Is your company experiencing high employee turnover? Here are a few tips to reduce employee turnover.
Simply put, employee turnover is what happens when you lose some staff and hire their replacements. As many as 50 percent of all employees leave a job within two years and 25 percent leave within the first six months. This fact is especially problematic for small businesses where there isn’t a large workforce to mitigate some of the losses. Companies tend to take a deep interest in turnover rates because replacing workers is so costly.
How To Reduce Employee Turnover
Both employees and the company they work for can be at fault for turnover. Organizations might not understand the true needs of their employees, therefore turning them away from the company. Employees might also jump ship if they can see an organization is not doing well. If the company doesn’t have enough work to go around, employees know someone will get laid off. A company might not foster an employee’s need to learn and grow and provide appropriate training or the opportunity to move up within the company. Employees might leave because they desire a higher salary or better benefits. An employee might also leave a company if he or she is not offered enough recognition or feels as though management does not follow its own rules.
When you think of human resources, you usually think of the department that handles hiring, termination, benefits, payroll, recordkeeping and employment laws. Personnel also handle employee retention, conflict resolution, wellness, training and compensation. If you don’t have a strong human resources department, it’s important to create one. Consider as well using online software and consulting services to ensure your time, attendance and personnel tracking are properly managed for your company. Once you have these services running smoothly, your human resources department can better focus on employee satisfaction and retention. Consider the following should you have concerns about turnover at your company.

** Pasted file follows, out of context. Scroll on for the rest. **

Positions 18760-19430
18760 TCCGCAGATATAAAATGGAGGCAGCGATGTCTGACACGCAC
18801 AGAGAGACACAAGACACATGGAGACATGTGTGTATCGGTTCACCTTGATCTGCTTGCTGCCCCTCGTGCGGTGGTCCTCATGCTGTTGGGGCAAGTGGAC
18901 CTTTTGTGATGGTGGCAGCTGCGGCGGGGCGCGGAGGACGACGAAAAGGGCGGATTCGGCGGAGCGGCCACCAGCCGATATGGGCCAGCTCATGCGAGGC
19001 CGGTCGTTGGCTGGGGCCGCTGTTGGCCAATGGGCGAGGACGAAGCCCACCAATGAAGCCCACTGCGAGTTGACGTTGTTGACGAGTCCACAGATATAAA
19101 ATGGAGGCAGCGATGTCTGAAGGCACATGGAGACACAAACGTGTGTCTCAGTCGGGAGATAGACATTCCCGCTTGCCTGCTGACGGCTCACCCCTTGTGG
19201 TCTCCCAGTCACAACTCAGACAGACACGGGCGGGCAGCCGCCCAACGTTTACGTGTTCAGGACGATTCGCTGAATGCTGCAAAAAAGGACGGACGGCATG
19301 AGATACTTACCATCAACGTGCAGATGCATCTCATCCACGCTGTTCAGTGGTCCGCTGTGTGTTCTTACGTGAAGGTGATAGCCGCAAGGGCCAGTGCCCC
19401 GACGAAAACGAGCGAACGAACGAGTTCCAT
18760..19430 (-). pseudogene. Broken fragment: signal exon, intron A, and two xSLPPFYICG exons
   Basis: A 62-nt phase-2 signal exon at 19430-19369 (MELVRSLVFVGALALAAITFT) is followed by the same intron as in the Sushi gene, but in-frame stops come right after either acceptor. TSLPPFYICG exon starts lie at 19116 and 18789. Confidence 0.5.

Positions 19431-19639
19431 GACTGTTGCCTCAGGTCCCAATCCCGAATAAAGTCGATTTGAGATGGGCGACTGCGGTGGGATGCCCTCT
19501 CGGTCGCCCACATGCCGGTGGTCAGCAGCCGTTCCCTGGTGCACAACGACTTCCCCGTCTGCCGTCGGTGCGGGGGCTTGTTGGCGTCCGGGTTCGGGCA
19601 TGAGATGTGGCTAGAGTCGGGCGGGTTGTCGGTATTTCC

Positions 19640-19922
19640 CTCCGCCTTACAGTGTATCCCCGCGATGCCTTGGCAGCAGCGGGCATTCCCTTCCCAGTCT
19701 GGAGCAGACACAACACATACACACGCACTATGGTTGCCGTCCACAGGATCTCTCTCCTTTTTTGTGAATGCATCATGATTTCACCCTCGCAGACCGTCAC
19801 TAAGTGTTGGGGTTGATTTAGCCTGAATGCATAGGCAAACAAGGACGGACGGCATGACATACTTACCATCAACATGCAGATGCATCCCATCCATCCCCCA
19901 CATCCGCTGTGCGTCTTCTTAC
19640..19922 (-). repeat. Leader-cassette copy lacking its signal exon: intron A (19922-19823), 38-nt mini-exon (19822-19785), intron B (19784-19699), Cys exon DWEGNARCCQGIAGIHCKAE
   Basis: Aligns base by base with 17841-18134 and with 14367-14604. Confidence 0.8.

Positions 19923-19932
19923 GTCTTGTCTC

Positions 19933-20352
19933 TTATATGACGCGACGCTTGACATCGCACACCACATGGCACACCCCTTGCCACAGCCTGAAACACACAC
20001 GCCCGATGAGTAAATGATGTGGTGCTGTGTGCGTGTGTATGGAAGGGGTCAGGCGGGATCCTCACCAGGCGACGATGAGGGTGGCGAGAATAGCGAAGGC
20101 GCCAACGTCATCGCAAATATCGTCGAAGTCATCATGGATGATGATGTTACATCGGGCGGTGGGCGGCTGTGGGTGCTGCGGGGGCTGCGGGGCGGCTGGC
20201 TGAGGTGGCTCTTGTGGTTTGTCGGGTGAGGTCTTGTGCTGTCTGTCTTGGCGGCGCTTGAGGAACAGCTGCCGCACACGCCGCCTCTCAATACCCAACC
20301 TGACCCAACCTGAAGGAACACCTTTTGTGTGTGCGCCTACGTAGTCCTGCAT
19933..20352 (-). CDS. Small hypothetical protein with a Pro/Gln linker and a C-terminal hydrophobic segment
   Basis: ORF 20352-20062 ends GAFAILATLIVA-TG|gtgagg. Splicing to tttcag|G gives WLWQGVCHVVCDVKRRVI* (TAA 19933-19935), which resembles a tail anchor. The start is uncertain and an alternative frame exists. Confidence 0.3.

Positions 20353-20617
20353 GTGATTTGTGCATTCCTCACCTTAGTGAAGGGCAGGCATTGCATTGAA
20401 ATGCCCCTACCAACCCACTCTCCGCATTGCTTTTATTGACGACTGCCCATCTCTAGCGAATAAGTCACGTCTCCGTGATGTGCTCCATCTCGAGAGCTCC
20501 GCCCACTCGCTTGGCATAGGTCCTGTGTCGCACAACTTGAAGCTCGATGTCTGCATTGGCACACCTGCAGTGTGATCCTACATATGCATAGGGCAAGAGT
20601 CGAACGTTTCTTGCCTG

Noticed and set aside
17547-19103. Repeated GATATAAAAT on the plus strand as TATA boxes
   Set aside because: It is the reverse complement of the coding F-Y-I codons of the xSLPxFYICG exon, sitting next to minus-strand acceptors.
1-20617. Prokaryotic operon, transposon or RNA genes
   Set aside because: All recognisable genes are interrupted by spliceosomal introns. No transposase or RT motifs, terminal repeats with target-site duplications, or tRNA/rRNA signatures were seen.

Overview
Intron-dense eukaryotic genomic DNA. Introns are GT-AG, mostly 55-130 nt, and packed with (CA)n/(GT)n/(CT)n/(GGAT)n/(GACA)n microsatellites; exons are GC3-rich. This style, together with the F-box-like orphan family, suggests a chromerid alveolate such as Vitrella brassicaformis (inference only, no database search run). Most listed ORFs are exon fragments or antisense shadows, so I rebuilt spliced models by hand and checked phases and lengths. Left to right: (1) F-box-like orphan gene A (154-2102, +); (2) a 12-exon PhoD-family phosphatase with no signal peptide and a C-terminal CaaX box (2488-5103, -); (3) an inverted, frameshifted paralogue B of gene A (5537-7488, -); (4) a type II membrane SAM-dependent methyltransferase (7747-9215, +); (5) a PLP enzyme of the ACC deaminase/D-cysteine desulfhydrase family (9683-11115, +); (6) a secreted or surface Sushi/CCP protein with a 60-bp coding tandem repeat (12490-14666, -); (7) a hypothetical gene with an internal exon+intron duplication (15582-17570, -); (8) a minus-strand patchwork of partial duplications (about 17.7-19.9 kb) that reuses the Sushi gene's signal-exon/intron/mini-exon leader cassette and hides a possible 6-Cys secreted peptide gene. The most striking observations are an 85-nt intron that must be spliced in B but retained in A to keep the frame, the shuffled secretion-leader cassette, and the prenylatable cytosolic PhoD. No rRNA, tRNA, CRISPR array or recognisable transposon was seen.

Training and mentoring:
If you want your employees to feel valued, offer them plenty of opportunities for training. Training helps employees hone their skills and learn about current trends and best practices. Employees feel valued, which works to the company’s advantage as well. A newly trained employee will put his or her newfound knowledge to work, thereby boosting your bottom line. Mentoring offers an opportunity for employees to learn from management. Workers, especially those new to the world of business, gain invaluable experience and information while management gets a fresh perspective on what is working for the employees down in the trenches. Mentoring also fosters a relationship between management and those up-and-comers, which provides a way to informally prepare management successors.
Every company talks about their great culture and the values they practice. The trick is to not just talk the talk, but walk the walk. Actually follow through with your mission and values. Make sure management believes in the mission and lives it daily. Establish trust with your employees. If you show confidence in their abilities, they’re more likely to be happy and stay with the company.
Be creative in how you reward your employees. Sometimes a company-wide pizza party goes a long way. Try to make your employees’ rewards meaningful to them. Offer bonuses, paid time off, tuition reimbursement or wellness programs. Show appreciation for your employees’ hard work and they’ll be inspired to go above and beyond the call of duty. Here are 6 Tips for Employers to Keep Happy and Motivated Employees.
Providing benefits and incentives to your employees can be costly, but nothing is more expensive than having to repeatedly hire and train new staff members. Combat turnover with a solid company culture, reliable and trustworthy human resources personnel and open and honest communication from management. Deliver for your employees and they will be far more likely to stick around and help the company succeed.